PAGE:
UBS' Baweja says the Fed's Thursday guidance that it might cut U.S. interest rates this year is the result of concerns about the outlook for both U.S. and global economies, which have their roots in the U.S. trade war with China.
Above: AUD/USD rate at daily intervals, alongside the Dollar Index (blue line, left axis).
The Fed itself did say, back in January when it first abandoned its earlier commitment to lifting U.S. interest rates, that it's concerns were mostly with the global economy outside of the U.S. A global growth slowdown would always be likely to come back and bite the U.S. economy in a boomerang fashion.
And the Aussie is highly sensitive to changes in the global growth outlook because it's underwritten largely by raw material exports to places like China, prices of which are also sensitive to expectations for global growth.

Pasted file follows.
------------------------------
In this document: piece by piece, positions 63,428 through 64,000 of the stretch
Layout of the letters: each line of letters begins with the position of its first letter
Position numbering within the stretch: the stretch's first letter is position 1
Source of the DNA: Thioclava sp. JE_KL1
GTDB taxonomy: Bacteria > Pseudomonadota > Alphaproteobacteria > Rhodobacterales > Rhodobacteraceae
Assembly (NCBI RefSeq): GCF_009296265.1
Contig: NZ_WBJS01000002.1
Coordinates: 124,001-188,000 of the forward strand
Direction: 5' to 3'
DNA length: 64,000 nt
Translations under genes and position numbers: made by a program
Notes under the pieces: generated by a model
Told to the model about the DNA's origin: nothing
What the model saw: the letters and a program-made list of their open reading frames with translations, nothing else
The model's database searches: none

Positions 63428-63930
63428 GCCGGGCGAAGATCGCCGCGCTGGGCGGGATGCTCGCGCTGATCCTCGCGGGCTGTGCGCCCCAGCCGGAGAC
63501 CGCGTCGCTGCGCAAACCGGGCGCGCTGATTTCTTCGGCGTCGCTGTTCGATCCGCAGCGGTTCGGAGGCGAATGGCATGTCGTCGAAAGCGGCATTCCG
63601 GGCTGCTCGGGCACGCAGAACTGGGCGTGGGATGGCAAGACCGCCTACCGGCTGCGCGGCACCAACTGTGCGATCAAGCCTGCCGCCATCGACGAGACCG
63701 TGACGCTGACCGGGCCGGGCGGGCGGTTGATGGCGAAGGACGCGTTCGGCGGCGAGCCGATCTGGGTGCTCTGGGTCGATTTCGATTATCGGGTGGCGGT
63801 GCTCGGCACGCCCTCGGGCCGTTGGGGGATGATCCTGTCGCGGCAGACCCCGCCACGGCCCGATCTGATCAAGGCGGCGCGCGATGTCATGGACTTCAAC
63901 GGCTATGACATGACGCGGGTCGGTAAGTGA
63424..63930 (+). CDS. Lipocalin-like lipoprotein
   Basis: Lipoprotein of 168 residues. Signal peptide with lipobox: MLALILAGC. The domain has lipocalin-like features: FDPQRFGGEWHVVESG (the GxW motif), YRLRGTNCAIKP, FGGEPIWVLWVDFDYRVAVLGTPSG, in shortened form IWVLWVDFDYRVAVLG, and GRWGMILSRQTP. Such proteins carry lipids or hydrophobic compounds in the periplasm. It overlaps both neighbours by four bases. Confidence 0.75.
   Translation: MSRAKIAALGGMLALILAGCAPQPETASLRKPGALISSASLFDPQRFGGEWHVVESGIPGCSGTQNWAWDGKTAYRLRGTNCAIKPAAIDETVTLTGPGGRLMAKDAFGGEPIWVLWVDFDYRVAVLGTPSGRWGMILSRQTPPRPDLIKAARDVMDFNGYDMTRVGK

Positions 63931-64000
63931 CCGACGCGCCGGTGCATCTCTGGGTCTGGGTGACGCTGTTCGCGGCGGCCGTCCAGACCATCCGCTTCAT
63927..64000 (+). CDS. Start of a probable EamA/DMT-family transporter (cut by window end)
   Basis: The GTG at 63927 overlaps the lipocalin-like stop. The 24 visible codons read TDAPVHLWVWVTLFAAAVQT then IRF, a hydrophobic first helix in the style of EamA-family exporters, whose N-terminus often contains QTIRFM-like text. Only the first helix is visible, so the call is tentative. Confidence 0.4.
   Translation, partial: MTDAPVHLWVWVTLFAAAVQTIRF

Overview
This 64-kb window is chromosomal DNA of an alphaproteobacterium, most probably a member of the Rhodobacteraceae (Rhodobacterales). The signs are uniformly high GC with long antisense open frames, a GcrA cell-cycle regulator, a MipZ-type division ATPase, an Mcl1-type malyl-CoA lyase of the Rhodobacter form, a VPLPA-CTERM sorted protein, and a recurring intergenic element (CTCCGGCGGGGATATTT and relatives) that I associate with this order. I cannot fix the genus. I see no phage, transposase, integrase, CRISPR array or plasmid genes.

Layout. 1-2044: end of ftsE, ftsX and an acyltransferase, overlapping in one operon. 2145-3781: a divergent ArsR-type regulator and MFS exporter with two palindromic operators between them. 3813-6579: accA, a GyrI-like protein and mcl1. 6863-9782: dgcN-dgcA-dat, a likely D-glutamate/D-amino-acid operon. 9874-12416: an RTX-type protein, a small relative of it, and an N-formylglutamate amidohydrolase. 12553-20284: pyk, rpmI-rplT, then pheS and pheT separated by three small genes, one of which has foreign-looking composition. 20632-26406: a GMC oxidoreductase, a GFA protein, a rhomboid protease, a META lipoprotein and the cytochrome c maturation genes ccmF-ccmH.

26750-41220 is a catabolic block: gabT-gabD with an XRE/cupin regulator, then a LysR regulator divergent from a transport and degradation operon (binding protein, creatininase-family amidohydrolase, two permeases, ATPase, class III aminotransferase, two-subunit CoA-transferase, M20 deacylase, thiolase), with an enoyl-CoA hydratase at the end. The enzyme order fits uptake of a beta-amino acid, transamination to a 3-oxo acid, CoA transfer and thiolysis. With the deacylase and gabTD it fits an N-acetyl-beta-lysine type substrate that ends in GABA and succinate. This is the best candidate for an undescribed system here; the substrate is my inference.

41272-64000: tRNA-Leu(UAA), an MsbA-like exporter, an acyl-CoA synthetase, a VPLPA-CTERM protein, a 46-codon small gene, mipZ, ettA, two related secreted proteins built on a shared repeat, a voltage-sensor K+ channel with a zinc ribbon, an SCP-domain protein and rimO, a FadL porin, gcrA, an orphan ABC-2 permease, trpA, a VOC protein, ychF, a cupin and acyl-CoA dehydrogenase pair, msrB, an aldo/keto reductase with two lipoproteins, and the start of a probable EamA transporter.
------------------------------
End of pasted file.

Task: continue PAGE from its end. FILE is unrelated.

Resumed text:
This is why Baweja and the UBS team say the Australian Dollar rally cannot last, even if the Federal Reserve is cutting its interest rate. The Swiss bank is also concerned about the outlook for Reserve Bank of Australia (RBA) interest rates."
"Recent RBA communication suggests the Bank may intervene with further rate cuts to offset USD weakness," Baweja says. "We revise our forecasts for the AUD lower to 66 cents by end-19 and 70 cents by end-20. This largely reflects a more bullish outlook for the USD; but also heightened downside risks from the domestic macro and policy outlook."
Baweja and the UBS team forecast the Pound-to-Australian-Dollar rate will fall from 1.8356 Thursday to 1.7727 before the year is out, although this decline has very little to do with the Aussie and everything to do with an ongoing and so-far farcical Brexit process in the UK.
Westpac's also forecasts for the AUD/USD rate will fall all the way to the 0.66 level by the end of December, although the bank is targeting a move down to 0.68 over the next month. The Australian lender projects the Pound-to-Australian-Dollar rate will rise to 1.92 by year-end, based on the expectation of losses hitting the AUD/USD rate while the GBP/USD rate ends the year at 1.27.
Above: Pound-to-Australian-Dollar rate shown at daily intervals.